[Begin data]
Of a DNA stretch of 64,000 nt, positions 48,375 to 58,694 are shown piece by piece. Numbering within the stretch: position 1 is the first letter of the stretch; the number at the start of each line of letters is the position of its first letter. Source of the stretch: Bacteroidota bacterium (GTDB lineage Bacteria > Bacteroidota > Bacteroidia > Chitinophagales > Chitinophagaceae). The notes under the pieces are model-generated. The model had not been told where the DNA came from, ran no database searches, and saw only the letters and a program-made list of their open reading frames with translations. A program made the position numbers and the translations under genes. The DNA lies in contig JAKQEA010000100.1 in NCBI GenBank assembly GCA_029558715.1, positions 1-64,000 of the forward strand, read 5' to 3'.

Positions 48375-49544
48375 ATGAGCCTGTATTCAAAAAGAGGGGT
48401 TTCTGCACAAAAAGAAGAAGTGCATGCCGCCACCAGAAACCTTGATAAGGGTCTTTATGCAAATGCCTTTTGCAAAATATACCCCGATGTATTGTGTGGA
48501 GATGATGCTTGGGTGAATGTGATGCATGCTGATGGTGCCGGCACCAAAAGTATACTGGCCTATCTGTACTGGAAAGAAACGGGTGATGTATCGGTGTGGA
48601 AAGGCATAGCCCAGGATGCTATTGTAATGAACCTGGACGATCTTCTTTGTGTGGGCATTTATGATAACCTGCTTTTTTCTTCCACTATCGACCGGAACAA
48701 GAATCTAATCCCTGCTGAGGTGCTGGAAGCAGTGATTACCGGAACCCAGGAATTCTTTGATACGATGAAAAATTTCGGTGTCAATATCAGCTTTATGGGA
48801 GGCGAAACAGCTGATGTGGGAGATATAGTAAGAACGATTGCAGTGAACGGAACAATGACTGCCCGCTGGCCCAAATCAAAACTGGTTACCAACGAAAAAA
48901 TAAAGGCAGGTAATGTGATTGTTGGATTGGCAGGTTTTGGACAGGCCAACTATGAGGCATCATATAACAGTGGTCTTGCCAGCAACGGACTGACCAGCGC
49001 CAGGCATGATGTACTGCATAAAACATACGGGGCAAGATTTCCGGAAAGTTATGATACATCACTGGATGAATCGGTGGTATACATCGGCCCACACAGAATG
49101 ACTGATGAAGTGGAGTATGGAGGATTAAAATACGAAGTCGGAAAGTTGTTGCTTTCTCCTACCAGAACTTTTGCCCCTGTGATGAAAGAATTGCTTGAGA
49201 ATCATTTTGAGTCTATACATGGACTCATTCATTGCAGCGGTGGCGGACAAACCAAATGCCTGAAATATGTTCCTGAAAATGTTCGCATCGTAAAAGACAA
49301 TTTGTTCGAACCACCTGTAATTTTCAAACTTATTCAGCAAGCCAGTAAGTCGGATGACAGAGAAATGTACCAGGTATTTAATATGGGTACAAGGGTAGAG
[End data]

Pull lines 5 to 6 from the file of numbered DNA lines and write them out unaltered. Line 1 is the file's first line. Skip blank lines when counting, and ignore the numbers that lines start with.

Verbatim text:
48501 GATGATGCTTGGGTGAATGTGATGCATGCTGATGGTGCCGGCACCAAAAGTATACTGGCCTATCTGTACTGGAAAGAAACGGGTGATGTATCGGTGTGGA
48601 AAGGCATAGCCCAGGATGCTATTGTAATGAACCTGGACGATCTTCTTTGTGTGGGCATTTATGATAACCTGCTTTTTTCTTCCACTATCGACCGGAACAA